What is an ABR?

The auditory brainstem response (ABR) is an electrical recording of brain activity that specifically tests the hearing nerve and the areas in the central nervous system ­that process hearing. The test was originally derived from an EEG, an electrical recording of generalized brain activity.

What Is the ABR Test?
The Auditory Brainstem Response (ABR) test is a helpful objective tool that measures the ability to hear and the ability of the hearing to be properly processed in the brain. The test uses a special computer to measure the way the hearing nerve responds to different sounds.

The electrical activity is termed auditory evoked potential and is extracted from ongoing electrical activity in the brain and recorded via electrodes placed on the scalp. The resulting recording is a series of waves of which I through V are evaluated. These waves, labeled with roman numerals occur in the first 10 milliseconds after playing a clicking sound in the ear. The ABR is considered a type of reflexive response because it is dependent upon an external sound stimulation.

The auditory structures that generate the auditory brainstem response are believed to be as follows:

  • Wave I – generated by the portion of the auditory nerve (the nerve responsible for hearing) that is outside of the brain (central nervous system or CNS)
  • Wave II – generated by the nerve activity in the portion of the auditory nerve that is considered part of the CNS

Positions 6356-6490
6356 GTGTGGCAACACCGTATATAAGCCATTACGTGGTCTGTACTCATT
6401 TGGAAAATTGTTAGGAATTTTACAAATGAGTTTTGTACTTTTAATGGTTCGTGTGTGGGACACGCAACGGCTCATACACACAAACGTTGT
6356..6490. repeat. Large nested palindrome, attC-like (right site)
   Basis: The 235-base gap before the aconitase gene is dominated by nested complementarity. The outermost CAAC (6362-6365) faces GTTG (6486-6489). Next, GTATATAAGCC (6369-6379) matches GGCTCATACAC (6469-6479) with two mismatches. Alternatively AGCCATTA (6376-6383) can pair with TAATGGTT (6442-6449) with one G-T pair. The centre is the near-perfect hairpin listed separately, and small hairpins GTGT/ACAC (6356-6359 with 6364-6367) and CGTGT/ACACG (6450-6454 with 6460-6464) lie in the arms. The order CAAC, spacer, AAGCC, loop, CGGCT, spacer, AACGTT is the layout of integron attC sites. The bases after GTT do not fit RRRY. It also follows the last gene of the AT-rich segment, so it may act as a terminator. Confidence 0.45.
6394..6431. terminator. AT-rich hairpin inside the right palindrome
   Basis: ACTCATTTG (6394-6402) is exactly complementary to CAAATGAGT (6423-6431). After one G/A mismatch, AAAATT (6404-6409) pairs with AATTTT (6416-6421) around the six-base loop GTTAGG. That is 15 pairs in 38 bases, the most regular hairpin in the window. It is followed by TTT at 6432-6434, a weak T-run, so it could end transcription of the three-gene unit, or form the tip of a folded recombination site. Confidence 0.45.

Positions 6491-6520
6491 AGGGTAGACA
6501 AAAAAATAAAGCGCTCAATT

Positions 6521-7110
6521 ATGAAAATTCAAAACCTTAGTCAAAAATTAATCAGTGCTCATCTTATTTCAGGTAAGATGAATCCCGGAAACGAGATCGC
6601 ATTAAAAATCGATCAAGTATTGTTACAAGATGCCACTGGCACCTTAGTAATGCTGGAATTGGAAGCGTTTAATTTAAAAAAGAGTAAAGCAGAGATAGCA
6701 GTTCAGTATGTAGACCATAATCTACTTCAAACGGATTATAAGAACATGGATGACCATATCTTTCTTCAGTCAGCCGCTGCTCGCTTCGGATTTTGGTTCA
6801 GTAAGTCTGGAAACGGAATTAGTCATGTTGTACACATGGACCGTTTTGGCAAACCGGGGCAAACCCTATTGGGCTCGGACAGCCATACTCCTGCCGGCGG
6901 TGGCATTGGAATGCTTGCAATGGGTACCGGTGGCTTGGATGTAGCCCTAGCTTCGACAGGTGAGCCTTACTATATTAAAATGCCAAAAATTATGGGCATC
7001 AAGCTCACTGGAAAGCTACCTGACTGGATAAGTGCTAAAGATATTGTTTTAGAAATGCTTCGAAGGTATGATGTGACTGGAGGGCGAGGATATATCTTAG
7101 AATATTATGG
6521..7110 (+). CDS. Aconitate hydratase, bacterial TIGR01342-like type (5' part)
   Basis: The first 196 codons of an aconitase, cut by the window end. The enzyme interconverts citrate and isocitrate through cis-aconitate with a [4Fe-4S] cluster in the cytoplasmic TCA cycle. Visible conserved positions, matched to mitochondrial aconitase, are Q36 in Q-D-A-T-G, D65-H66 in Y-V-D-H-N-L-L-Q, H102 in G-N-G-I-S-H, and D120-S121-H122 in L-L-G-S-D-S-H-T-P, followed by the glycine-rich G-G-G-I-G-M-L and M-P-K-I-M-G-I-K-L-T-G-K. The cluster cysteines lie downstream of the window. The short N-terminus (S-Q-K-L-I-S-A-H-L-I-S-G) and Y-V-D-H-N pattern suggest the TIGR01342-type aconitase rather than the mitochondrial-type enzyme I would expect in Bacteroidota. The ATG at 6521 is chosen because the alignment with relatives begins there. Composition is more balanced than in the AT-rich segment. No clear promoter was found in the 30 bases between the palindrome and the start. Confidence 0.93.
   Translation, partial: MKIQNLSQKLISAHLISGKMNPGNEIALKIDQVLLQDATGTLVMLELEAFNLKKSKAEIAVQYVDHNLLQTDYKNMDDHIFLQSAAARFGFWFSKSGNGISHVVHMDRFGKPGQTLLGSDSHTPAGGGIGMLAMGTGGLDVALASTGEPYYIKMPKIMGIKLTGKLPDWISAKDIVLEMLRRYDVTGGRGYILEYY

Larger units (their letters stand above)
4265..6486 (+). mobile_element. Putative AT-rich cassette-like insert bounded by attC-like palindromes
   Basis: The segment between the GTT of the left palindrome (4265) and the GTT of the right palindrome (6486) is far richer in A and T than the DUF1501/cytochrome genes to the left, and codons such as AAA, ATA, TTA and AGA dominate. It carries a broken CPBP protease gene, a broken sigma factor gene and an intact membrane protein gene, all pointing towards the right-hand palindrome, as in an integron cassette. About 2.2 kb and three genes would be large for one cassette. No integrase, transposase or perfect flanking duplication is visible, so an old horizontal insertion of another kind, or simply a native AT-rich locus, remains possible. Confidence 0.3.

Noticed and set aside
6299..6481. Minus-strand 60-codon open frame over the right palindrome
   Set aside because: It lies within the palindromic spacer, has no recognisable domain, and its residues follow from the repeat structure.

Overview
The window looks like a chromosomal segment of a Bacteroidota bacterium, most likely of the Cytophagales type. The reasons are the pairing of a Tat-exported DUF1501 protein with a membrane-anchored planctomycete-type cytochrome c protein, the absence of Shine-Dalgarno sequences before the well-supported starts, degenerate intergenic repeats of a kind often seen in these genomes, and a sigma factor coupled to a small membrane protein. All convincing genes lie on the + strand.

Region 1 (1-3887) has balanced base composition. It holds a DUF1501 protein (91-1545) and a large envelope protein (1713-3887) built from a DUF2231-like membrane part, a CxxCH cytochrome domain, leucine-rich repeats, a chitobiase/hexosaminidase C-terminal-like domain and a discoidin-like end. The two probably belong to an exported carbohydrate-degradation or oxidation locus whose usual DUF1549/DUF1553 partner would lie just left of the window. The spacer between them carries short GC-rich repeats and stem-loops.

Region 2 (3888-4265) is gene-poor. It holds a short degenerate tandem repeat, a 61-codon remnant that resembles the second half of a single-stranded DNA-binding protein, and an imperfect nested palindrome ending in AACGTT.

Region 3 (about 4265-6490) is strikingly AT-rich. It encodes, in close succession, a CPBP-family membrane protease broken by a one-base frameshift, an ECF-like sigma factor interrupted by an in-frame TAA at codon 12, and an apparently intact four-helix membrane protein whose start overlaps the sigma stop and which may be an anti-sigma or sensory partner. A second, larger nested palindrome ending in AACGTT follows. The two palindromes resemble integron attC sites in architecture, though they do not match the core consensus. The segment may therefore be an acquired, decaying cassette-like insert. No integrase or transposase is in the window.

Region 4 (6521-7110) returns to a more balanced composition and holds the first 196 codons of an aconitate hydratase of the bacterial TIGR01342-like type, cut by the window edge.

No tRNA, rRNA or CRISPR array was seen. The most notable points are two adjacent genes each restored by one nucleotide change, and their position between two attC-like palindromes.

• Wave III – generated by the nerve activity in the brainstem that receives sound input from the auditory nerve
  • Wave IV – generated by the activity of nerves in the higher brainstem centers that are involve in processing multiple aspects of hearing
  • Wave V – generated by the activity of nerves in the midbrain and brainstem centers that process hearing information

How the test is performed ?
This is a painless, non-invasive test that takes between 30 minutes and 1.5 ours in adults, in younger children anesthesia may be necessary which will require ambulatory testing in the hospital.

The test begins with the attachment of skin recording electrodes to your ear lobes, forehead, and possibly scalp. It also involves the placement of small foam-tipped earphones into each ear. This test will be conducted in a semi-dark, soundproof room by a certified clinical audiologist. During the test, you will hear moderately loud clicking and, at times, hissing sounds delivered to your ears. The audiologist will be recording and watching the electrical responses generated by your hearing nerves and brain in response to these clicking sounds. These responses appear like traces, first on the screen of a computer, later on a printout. Based on the shape and timing of the various portions of these traces, the audiologist will be able to determine the condition of your hearing nerves and other nervous system components that are responsible for hearing. If the results of the test are considered to be abnormal, you may be referred by your physician for additional tests.